We have seen the devastating effects of the weak immigration policies of the UK, France, Italy and Germany. Until we are able to develop adequate vetting procedures, we must restrict unfettered access to the United States; especially from countries whose stated goal is to destroy America and Israel. The next necessary step is to do what is necessary to secure our borders. The Trump administration has already made great strides in doing so by bolstering border patrols and, again, allowing those in charge to do their jobs. Frankly, I don't know if a physical wall is the most efficient and cost-effective way to secure our borders. Its nearly impossible to get honest and accurate answers to many of my questions: Cost Extent of covered versus uncovered borders Environmental impact On the subject of "the wall", the jury is out.

Lastly, we must continue to strive to improve the communication between the governmental agencies whose goal is to protect us. Lack of doing so led to the tragedy of 9/11.

Should the U.S. continue to abide by the terms of the nuclear agreement with Iran?

Absolutely not. To do so would at best be naive and at worst insane. Simply put, we have a weak, secretly forged and hollow "agreement" with the world's leading sponsor of terror. If the pact is implemented honestly (which of course it is not), it would allow Iran, in 10 years, to continue on its merry way to using nuclear weapons to complete its stated goal — to wipe Israel off the face of the earth. The side deals, the capitulations, the payoffs and, recently revealed, the derailment of the law enforcement campaign targeting drug trafficking by Iranian surrogate, Hezbollah, by the Obama administration is a national disgrace bordering on treason.

The U.S. should immediately decertify the Iran nuclear NON-deal. That is the easy part. How we can prevent Iran's march toward nuclear weapons, aided by support from Russia and the U.N., is an entirely different story. To me, this is by far the most dangerous of our geopolitical impending catastrophes because the ideology against which we fight, unlike Russia and China, has no concern for its own destruction.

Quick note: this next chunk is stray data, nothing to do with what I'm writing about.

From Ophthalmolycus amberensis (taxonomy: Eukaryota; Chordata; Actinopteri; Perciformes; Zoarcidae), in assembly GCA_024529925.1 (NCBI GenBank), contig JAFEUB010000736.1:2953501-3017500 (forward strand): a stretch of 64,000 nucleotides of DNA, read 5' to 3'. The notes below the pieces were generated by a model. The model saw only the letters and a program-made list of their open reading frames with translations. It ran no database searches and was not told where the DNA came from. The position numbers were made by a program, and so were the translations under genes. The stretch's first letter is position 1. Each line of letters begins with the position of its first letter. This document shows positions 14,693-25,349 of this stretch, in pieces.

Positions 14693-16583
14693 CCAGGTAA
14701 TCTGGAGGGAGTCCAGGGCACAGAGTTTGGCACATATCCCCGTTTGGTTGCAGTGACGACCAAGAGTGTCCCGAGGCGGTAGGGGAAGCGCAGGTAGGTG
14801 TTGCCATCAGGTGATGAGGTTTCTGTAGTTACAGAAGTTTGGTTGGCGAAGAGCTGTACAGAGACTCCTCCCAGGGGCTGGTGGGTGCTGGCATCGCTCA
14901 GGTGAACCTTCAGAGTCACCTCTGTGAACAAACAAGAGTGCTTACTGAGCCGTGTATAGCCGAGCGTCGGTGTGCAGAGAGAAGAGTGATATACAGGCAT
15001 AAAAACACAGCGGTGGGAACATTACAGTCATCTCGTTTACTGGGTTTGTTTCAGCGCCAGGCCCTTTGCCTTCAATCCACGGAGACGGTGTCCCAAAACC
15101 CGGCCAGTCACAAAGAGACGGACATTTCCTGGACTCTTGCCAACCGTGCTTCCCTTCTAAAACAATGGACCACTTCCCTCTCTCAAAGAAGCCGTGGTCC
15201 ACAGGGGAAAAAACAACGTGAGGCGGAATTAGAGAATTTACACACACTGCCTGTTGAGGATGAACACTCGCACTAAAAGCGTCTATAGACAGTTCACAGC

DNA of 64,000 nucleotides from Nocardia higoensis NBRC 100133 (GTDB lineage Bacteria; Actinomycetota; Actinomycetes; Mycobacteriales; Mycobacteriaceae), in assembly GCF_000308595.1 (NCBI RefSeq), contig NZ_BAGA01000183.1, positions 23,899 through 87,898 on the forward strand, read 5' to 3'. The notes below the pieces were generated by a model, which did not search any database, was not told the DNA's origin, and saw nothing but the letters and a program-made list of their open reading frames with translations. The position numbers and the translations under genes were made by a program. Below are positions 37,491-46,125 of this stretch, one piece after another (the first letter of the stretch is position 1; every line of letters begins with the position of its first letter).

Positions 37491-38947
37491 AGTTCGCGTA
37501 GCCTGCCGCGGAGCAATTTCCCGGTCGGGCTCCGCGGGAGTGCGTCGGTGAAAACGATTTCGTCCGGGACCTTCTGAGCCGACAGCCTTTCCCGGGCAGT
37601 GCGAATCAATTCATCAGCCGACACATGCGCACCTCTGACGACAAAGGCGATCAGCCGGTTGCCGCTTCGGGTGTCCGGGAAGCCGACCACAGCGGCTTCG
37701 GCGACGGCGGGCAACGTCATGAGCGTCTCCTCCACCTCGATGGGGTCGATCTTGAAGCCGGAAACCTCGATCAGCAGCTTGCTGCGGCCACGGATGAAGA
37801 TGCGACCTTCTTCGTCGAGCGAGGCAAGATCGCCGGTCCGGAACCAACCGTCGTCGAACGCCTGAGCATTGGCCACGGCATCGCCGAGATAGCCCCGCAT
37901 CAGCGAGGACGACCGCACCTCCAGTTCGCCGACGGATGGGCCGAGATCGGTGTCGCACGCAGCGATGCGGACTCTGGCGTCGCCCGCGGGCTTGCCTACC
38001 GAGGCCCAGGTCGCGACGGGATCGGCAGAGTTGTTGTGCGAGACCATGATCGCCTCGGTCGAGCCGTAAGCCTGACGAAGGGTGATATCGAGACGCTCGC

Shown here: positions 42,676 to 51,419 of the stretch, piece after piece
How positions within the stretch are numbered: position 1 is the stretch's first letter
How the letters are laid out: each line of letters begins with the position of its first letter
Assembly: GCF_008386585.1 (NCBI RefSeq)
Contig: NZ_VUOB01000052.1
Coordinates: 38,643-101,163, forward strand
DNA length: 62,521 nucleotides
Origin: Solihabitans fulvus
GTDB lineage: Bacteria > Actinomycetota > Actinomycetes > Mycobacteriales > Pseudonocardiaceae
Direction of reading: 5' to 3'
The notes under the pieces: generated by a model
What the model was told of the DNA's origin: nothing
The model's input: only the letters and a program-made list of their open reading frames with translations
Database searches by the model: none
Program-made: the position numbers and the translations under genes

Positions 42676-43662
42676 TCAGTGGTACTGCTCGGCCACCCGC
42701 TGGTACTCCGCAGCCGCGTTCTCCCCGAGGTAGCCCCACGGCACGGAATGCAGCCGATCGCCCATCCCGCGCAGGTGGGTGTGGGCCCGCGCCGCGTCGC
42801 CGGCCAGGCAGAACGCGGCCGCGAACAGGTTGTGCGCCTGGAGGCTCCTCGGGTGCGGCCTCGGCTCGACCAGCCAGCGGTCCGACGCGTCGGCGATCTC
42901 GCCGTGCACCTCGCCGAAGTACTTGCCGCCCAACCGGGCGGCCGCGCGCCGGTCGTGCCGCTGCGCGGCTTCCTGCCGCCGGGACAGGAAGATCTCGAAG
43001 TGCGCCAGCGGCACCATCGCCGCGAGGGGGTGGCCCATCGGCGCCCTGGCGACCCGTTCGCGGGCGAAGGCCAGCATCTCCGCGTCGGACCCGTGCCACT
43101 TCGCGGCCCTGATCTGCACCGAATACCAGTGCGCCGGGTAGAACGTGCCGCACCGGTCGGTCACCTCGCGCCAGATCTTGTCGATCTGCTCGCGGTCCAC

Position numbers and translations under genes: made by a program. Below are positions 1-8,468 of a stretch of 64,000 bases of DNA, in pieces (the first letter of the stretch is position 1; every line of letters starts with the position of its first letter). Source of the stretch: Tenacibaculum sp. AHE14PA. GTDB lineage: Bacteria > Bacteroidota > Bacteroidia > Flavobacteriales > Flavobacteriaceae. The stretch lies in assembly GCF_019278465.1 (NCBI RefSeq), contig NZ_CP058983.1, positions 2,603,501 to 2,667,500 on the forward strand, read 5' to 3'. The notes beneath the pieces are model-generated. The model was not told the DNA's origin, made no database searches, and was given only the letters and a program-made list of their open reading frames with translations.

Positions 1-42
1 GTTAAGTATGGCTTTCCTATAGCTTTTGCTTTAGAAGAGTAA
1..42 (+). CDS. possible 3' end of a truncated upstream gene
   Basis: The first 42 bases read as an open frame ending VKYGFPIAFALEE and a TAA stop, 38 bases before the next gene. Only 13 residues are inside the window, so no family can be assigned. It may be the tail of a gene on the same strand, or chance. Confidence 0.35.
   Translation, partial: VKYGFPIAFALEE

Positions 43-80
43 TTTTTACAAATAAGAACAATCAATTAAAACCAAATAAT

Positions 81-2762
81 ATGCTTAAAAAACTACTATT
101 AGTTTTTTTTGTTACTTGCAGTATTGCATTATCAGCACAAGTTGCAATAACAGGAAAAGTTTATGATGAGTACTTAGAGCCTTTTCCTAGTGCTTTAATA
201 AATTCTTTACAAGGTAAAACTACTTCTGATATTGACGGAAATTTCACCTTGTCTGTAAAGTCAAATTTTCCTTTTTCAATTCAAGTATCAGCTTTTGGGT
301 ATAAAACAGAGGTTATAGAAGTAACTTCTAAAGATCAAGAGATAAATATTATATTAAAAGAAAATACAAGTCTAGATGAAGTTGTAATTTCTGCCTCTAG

Therefore, in addition to the previously stated goal of increasing and modernizing our military, specifically the Navy and our nuclear triad, we could do the following: Expand the size and role of our special forces units in the most at-risk regions of the Middle East. Increase our investment in technology, expanding our reach and extent of cyber warfare. Expand our missile defense systems in Europe beyond Romania and Poland if necessary. Continue to fight the U.N.'s anti-Israel stance and continue to aid Israel as well as share in its technologic advances. Actively thwart Russia in their efforts to expand their influence throughout the region. Again, this can mostly be achieved by economic means. Consider greater military aid to Ukraine. Have an emergency military plan in place should an attack on Iran be forced.

While there is inherent risk in all of these suggestions, these risks are far less than the massive loss of life that would come with a third World War; a war that would undoubtedly occur if a nuclear attack was launched against Israel.

What is your position on the continued presence of U.S. soldiers in Afghanistan?

Our continued presence in Afghanistan is absolutely essential, for the same reasons that I enumerate above. Again, evil will fill a vacuum. We simply cannot allow this to happen ever again.

Do you support a unified, federal background check system for gun sales? Do you support magazine limits or a ban on certain rifles? Describe, briefly, your position on how to balance safety with the Second Amendment.

I strongly support a unified, federal background check for gun sales. I support this just as strongly as I support the Second Amendment. While it is true that our society is vastly different from when our founders first wrote the Constitution, what has not changed is the unique and precious right we as Americans have to maintain our personal freedoms.

The goal is to reach an acceptable balance between the federal and state government's role to protect its citizens while not infringing upon our constitutional rights. To achieve this, our founders established the three equal branches of government. I cannot improve upon this system of checks and balances. We clearly see throughout our history, that when a President attempts to game this system, the voters elect people who will reverse those attempts.